Massachusetts and federal law prohibit discrimination in employment because of a person’s age, disability, family & medical leave, gender, military service, national origin, pregnancy, race, religion and/or sexual orientation. This conduct can include failure to hire or promote, demotion, harassment and, of course, termination. Differing treatment of similarly situated employees (for example, men versus women, employees of different racial or ethnic backgrounds, or older versus younger employees) is often important evidence in these types of cases.

Under the Americans with Disabilities Act and Massachusetts law, employers are required to reasonably accommodate their disabled employees. Reasonable accommodations may include job restructuring, part-time or modified work schedules, reassignment to a vacant position, acquisition or modification of equipment or devices, appropriate adjustment or modifications of examinations, training materials or policies, the provision of qualified readers or interpreters, and other similar accommodations for individuals with disabilities. It is unlawful for an employer to refuse to reasonably accommodate an employee or otherwise discriminate against him or her because of his or her disability.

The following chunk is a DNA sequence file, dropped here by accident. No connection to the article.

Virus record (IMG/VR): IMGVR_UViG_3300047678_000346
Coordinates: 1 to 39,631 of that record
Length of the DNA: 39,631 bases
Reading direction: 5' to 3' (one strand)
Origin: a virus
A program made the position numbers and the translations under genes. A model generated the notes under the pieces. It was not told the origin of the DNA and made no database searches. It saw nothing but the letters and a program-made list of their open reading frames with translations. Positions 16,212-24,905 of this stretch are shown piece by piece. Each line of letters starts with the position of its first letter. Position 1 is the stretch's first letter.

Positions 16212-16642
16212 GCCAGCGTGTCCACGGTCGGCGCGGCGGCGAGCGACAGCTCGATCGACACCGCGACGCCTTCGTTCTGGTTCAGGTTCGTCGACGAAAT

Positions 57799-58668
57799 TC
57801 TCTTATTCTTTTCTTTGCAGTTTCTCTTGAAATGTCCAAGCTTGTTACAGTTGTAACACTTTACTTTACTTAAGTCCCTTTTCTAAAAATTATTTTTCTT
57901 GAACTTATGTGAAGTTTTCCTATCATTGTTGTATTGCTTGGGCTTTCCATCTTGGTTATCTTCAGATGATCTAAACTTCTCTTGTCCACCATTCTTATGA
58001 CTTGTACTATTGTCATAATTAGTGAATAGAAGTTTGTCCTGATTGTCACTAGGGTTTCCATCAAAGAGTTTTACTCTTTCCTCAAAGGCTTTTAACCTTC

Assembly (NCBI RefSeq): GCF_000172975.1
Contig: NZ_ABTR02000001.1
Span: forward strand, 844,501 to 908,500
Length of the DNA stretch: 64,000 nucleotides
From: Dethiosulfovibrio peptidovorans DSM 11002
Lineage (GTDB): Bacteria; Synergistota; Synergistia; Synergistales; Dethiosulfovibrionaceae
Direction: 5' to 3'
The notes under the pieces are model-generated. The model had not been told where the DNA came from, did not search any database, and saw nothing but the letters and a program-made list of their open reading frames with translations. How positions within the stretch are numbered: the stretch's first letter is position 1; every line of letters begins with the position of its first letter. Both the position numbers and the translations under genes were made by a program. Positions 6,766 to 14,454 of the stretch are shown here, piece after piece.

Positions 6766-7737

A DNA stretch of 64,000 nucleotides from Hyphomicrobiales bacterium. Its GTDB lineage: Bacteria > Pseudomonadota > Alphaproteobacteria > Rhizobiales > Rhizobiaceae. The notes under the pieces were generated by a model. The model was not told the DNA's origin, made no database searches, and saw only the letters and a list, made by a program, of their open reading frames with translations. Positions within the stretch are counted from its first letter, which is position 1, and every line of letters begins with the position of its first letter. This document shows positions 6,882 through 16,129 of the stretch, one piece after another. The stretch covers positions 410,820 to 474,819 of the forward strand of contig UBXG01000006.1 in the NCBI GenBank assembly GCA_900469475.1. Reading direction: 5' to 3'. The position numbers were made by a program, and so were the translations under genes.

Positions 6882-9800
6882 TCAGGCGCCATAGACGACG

The federal Family and Medical Leave Act requires certain employers are required to provide their employees with up to 12 weeks of unpaid leave for the birth of a child, for a serious medical condition, or to care for a family member with a serious medical condition. Refusing to provide such leave, failing to allow an employee to return to his or her job (or a substantially similar job) upon return from leave, and/or retaliating against an employee for requesting or taking a leave is unlawful. Massachusetts law provides up to eight weeks of maternity leave.

The federal Uniformed Services Employment and Re-Employment Rights Act and Massachusetts law prohibit discrimination in employment against military veterans and reserves in employment. These laws also require employers to provide re-employment and retention rights to employees returning from military service.

Retaliation against an employee for reporting what he or she reasonably believes to be employment discrimination is also unlawful. Reporting discrimination can consist of complaints to supervisory employees about the discriminatory conduct, complaints to co-workers that supervisors learn of, and complaints to outside agencies such as the Massachusetts Commission Against Discrimination or the United States Equal Employment Opportunity Commission. In disability cases, retaliation against an employee for simply requesting a reasonable accommodation for his or her condition is also prohibited by law. It is also a violation of law to retaliate against an employee for requesting or taking family medical leave.

Representative cases

Statutes of limitation are short, often less than a year (even shorter for federal employees), so it is very important to contact an attorney as soon as possible.